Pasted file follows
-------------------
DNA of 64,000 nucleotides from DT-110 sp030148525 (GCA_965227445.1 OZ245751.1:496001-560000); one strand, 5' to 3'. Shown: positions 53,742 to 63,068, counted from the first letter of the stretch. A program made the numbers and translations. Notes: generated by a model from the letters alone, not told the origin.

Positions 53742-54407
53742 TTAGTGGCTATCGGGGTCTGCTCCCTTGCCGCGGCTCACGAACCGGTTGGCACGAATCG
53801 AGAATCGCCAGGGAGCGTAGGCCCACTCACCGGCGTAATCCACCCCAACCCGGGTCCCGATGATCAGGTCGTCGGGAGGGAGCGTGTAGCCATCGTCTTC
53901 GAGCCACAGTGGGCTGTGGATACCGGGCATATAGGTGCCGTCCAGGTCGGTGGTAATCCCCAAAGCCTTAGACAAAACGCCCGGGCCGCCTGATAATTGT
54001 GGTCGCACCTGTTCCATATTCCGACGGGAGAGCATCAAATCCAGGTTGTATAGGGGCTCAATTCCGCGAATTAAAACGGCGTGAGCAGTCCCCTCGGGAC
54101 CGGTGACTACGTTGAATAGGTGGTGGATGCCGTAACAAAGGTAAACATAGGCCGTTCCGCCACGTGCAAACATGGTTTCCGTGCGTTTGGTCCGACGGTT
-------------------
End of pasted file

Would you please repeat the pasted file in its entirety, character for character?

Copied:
DNA of 64,000 nucleotides from DT-110 sp030148525 (GCA_965227445.1 OZ245751.1:496001-560000); one strand, 5' to 3'. Shown: positions 53,742 to 63,068, counted from the first letter of the stretch. A program made the numbers and translations. Notes: generated by a model from the letters alone, not told the origin.

Positions 53742-54407
53742 TTAGTGGCTATCGGGGTCTGCTCCCTTGCCGCGGCTCACGAACCGGTTGGCACGAATCG
53801 AGAATCGCCAGGGAGCGTAGGCCCACTCACCGGCGTAATCCACCCCAACCCGGGTCCCGATGATCAGGTCGTCGGGAGGGAGCGTGTAGCCATCGTCTTC
53901 GAGCCACAGTGGGCTGTGGATACCGGGCATATAGGTGCCGTCCAGGTCGGTGGTAATCCCCAAAGCCTTAGACAAAACGCCCGGGCCGCCTGATAATTGT
54001 GGTCGCACCTGTTCCATATTCCGACGGGAGAGCATCAAATCCAGGTTGTATAGGGGCTCAATTCCGCGAATTAAAACGGCGTGAGCAGTCCCCTCGGGAC
54101 CGGTGACTACGTTGAATAGGTGGTGGATGCCGTAACAAAGGTAAACATAGGCCGTTCCGCCACGTGCAAACATGGTTTCCGTGCGTTTGGTCCGACGGTT